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June 7, 2011 > Ohlone Humane Society: Risky business

Ohlone Humane Society: Risky business

By Nancy Lyon

The phone calls and emails from people looking to re-home their companion animals have skyrocketed in past months. The downturn of the economy is resulting in many people unable to stay in their homes and moving into rentals. Rentals often either don't allow animals or ask fees that can be difficult or impossible to meet. With the move comes the decision as to whether their animals move with them or finding other options when family and friends can't or won't help.

When people find that animal shelters and rescues are at capacity and turn them away, alternatives are limited and can be loaded with danger. Those aware of the risk involved in placing an animal through ads on Craig's List or the like may be able to safely weed out opportunistic criminals that lurk there, but the average person doesn't have that knowledge... and therein lies the peril.

Rabbits and other small creatures can fall prey to snake owners looking for a cheap food source, while cats and dogs are targeted by low-life characters looking for bait to train their fighting dogs. Add to those hazards unscrupulous individuals, called "bunchers," who feed off the misfortune of others.

Bunchers make their living preying on unprotected animals. Many beloved family members are acquired deceptively through "free to a good home" ads. Bunchers sell their victims to Class B dealers, licensed agents, who consistently sell companion animals from "random sources" to their highest-paying client - research institutions; for use in biomedical research, testing and education procedures.

Hundreds of thousands of cats and dogs are used as laboratory subjects in universities and testing and research institutions every year. Research institutions prefer to experiment on animals that are accustomed to humans, as they tend to be docile and much easier to handle.

At Class B animal facilities, there have been numerous documented cases of mistreatment, neglect, and other animal welfare violations. Dogs and cats are sold not only for medical research but clients can include dog-fighting rings as fighters or bait, "puppy-mills" for breeding, as meat for human consumption, prey for exotic animals, fur for clothing or accessories, protective guard dogs or for cult rituals.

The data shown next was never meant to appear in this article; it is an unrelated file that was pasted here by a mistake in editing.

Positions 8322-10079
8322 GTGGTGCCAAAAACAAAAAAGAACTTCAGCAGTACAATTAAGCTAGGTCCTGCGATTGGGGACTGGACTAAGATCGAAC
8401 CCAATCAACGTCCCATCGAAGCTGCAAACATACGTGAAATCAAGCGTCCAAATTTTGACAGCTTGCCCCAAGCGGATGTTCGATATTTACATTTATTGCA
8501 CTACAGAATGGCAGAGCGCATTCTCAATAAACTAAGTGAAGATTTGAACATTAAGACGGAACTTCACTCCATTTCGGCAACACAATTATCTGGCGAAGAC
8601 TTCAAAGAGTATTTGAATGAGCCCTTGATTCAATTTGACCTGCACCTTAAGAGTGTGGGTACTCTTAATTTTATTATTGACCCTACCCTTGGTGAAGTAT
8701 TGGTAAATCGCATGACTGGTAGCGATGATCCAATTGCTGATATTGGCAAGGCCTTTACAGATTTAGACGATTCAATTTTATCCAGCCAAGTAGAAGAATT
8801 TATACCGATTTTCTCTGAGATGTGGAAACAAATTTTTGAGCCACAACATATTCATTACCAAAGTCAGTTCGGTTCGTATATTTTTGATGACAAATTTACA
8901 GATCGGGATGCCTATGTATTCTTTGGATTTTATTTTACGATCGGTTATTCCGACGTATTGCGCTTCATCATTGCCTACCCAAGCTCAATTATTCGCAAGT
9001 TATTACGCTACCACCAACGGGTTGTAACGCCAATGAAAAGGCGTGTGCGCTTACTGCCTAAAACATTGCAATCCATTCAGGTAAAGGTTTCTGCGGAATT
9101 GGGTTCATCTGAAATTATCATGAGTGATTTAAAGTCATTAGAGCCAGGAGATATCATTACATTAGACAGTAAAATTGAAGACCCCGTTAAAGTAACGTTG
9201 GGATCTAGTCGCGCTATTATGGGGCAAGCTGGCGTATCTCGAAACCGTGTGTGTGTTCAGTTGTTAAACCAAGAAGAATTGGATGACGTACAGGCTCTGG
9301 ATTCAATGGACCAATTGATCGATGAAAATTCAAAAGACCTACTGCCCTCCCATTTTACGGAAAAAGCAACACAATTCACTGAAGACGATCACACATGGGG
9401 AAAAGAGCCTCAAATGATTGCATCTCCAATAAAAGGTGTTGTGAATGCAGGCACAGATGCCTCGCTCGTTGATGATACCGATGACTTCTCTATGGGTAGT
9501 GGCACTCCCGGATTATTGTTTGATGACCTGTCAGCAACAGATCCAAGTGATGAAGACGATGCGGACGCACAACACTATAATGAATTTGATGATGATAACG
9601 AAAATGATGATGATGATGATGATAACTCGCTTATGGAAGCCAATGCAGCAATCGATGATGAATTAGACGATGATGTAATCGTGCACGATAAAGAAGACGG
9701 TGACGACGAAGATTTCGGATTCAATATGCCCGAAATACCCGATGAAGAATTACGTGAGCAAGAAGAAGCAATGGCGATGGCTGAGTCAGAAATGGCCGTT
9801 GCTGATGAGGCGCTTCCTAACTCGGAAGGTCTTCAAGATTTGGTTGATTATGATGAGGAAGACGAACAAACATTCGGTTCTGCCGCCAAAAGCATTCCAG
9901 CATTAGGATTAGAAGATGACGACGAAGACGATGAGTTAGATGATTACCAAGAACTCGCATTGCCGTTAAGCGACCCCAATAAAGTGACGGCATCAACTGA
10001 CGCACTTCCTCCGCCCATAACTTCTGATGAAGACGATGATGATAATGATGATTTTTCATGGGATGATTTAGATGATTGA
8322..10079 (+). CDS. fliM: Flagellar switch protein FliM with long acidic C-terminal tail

The Humane Society of the United States says that in the shadowy world of Class B dog and cat dealers, an animal's life can be harsh and unrelenting. They may suffer from crowded and unsanitary conditions, poor food, and insufficient water. Documentation has included beating, shooting, and malnourishment of animals.

Veterinary care may be non-existent and they may not even survive their time in Class B dealer's hands. Class B dealers are regulated under the Animal Welfare Act (AWA), which mandates minimum care and handling standards for animals in a variety of environments. Unfortunately, the AWA is often not enforced.

Animal bunchers keep gathering free animals until they have enough to go to a USDA Class B dealer. USDA Class B dealers are licensed to sell animals from "random sources" to research laboratories. Bunchers usually receive about $25 for an animal. However, Class B dealers can receive anywhere from $100 to $450 per animal, not an insignificant amount when there are multiple animals. Animals sent to research laboratories are used to test household products, chemicals and cosmetics. Because animal bunchers are not licensed, it is impossible to tell how many of them there are.

Add to this the fact that current regulations for Class B dealers are clearly not enough to protect animals. Although USDA is charged with oversight of Class B dealers, it does not have the staff or funding to keep tabs on them. While documentation regarding the source of an animal is required before resale, current regulations make it all too easy for Class B dealers to falsify records if they want to. It's not an easy paper trail to follow.

No one wants an animal they love to end up in this terrible situation with dealers who put profits before pooches. If you find yourself in a desperate situation where you absolutely must re-home your animal family, the Humane Society of the United States (HSUS) has some good advice on how to screen potential adopters and weed out those with an unethical agenda.

Speaking of no room at the inn, the Alameda City Council is looking to outsource animals held by Alameda Animal Services (AAS) as a cost-cutting measure and is looking for options to shelter them elsewhere. Other area shelters have turned them down, however, the City of Fremont is considering contracting with Alameda to house their animals at the already over-crowded, under-staffed Animal Shelter. Fremont's small shelter already houses animals from Fremont, Union City, Newark, and six years ago, took on animals from San Leandro and is currently over capacity.

According to their own statistics, in 2010, AAS had 1,316 animals passing through their shelter system and considering Fremont's fast growing problem of sheltering its existing animals, it would not be a logical or humane move. The proposal only makes "sense" if a City Council only sees more bucks for City coffers with little regard for the welfare of innocent animals in its care. More on this as it unfolds.

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